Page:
Does receipt of a single unsolicited text message amount to an “injury in fact” sufficient to establish Article III standing to bring a Telephone Consumer Protection Act (TCPA) lawsuit? The Eleventh Circuit says, “no.” Salcedo v. Hanna, 2019 WL4050424 (11th Cir. Aug. 28, 2019). This is significant because over the past few years, an increasing number of TCPA class actions have been filed in federal courts in Florida, which is part of the Eleventh Circuit. Those courts are now bound to apply the standing rule articulated in Salcedo.1
In Salcedo, the court reversed the decision of the Florida district court finding that the plaintiff had standing to bring a TCPA claim, and remanded the case with instructions to dismiss the complaint. The court focused on the plaintiff’s conclusory allegations that receipt of a single text message wasted his time, made his cell phone unavailable for other pursuits and constituted an invasion of his privacy. Setting up a split among the circuits on the standing issue, the Eleventh Circuit concluded that the plaintiff’s allegations, reflecting nothing more than a momentary annoyance, did not generate the harm necessary to bring a claim in federal court.
Salcedo conflicts with the Ninth Circuit’s 2017 decision in Van Patten v. Vertical Fitness,2 holding that the receipt of two unsolicited text messages constituted an injury in fact and thus established Article III standing. The circuit spilt touches on an area in TCPA law that warrants further clarification, i.e., delineating the types of harm and the degree of harm required to establish standing to bring a TCPA claim. Unlike cell phone technology extant in 1991 when the TCPA was enacted, which was primitive compared to today’s technology, cell phones today provide users with the unbridled ability to multitask. A user can receive multiple text messages instantaneously while listening to a podcast and reading real-time news updates. Salcedo forces parties and district courts within the Eleventh Circuit to ask the questions: what is the harm in receiving a single text message? What about two text messages? Is there a harm? What about other forms of electronic communication?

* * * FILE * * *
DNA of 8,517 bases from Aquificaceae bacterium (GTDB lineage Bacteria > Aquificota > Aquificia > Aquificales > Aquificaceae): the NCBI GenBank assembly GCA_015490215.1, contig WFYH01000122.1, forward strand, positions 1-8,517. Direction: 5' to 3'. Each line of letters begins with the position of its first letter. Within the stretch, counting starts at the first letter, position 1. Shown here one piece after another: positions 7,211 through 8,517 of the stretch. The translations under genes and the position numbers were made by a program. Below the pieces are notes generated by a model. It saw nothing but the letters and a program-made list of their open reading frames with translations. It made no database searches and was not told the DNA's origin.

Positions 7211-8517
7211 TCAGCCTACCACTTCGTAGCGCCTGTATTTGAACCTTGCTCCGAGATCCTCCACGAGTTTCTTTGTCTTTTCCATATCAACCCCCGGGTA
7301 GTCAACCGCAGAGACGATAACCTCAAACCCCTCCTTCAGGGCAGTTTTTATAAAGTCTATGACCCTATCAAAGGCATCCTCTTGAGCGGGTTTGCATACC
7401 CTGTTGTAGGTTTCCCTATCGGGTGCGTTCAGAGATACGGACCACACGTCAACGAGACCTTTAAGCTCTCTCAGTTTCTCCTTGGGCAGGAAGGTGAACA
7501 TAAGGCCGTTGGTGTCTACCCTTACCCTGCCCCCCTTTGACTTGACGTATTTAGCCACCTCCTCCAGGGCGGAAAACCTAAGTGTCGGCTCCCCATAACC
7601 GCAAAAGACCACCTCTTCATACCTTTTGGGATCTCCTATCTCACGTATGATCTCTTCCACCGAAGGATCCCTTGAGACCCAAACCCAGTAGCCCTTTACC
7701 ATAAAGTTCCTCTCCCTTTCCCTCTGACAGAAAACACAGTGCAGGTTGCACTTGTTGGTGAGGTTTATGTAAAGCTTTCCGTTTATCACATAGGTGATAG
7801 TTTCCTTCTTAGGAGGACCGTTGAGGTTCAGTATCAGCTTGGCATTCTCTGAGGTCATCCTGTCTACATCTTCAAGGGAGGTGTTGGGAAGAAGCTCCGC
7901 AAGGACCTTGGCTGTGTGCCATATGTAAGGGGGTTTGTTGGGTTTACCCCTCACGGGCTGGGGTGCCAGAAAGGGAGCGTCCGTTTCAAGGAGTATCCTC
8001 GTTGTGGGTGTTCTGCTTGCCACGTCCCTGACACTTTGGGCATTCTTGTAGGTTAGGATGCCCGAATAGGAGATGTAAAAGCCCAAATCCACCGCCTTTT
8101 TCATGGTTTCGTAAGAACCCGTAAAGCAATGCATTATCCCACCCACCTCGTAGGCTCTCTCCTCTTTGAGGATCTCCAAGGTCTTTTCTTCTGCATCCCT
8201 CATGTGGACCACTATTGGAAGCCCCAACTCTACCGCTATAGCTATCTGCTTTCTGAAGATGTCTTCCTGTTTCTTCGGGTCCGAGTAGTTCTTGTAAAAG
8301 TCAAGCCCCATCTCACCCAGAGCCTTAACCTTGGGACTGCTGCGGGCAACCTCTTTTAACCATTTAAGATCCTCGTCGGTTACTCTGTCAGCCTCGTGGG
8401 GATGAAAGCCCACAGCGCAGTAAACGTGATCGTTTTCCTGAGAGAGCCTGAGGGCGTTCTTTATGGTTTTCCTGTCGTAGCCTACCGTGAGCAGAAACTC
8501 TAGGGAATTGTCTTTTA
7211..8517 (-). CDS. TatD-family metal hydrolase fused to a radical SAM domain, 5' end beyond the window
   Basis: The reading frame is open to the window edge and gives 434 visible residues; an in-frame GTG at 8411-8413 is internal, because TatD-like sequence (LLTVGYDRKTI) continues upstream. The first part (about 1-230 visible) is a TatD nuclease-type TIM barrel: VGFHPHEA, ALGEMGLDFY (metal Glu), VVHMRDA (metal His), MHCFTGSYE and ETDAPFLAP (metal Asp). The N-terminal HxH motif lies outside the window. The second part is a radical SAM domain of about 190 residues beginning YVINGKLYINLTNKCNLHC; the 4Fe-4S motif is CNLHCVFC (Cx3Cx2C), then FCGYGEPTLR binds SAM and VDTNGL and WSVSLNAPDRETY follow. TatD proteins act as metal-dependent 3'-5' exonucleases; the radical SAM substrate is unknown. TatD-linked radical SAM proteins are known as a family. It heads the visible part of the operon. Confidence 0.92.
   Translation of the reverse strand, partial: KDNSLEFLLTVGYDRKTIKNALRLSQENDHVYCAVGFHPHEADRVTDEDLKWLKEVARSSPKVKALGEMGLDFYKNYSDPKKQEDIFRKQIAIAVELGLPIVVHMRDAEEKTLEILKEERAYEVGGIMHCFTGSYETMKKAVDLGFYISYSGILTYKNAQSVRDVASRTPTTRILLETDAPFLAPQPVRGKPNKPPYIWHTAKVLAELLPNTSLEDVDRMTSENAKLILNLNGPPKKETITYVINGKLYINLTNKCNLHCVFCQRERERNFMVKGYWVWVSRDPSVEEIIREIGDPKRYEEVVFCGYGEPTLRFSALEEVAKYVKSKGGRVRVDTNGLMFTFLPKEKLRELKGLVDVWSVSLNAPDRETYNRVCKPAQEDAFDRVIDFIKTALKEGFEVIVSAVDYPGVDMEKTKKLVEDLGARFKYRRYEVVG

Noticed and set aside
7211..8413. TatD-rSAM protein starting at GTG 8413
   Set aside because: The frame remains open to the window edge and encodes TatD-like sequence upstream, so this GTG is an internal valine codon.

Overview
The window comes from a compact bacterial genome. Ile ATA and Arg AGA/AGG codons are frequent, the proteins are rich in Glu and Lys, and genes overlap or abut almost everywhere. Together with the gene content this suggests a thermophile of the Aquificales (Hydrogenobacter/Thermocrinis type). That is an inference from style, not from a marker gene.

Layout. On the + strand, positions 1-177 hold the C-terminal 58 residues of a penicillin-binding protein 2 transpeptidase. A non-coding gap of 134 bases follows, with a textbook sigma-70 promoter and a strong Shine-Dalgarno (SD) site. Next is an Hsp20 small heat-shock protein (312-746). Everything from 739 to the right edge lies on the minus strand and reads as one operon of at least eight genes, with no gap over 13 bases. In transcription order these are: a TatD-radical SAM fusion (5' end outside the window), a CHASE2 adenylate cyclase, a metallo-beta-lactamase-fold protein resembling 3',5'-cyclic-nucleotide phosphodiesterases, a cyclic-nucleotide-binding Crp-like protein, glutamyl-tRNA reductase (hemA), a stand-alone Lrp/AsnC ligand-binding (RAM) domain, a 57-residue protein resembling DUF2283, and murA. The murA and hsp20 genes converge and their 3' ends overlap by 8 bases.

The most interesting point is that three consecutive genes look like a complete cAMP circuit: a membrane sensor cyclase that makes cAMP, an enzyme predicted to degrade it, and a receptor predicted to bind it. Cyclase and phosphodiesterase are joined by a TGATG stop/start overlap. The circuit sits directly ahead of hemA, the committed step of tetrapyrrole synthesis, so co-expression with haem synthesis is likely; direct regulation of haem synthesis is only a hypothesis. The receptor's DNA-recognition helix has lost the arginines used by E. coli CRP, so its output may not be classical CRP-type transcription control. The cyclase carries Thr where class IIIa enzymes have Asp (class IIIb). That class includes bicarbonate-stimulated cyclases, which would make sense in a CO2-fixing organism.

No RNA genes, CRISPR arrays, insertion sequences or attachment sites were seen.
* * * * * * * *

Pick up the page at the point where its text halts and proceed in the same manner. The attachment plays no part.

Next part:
Until the standard is clarified, a plaintiff’s ability to maintain a TCPA claim in federal court based on a single unsolicited text message may depend on the federal circuit in which the case is filed. The Salcedo decision presents challenges for plaintiffs to bring TCPA claims and class actions in the Eleventh Circuit based on their receipt of a single text message. In the meantime, plaintiffs may bring TCPA claims and class actions related to text messaging in circuits perceived to be more plaintiff-friendly that do not apply the Salcedo standard or reasoning necessary to establish Article III standing.
Salcedo v. Hanna3
In Salcedo v. Hanna, John Salcedo received a single unsolicited text message from his former attorney offering a discount on future services. Perhaps reflecting not the best relationship between the attorney and his former client, Salcedo filed a putative class action against the attorney for alleged violations of the TCPA. Salcedo alleged that the text message caused him “to waste his time answering or otherwise addressing the message,” which made him and his phone “unavailable for otherwise legitimate pursuits,” all of which, he claimed, “resulted in an invasion of Plaintiff’s privacy and right to enjoy the full utility of his cellular device.”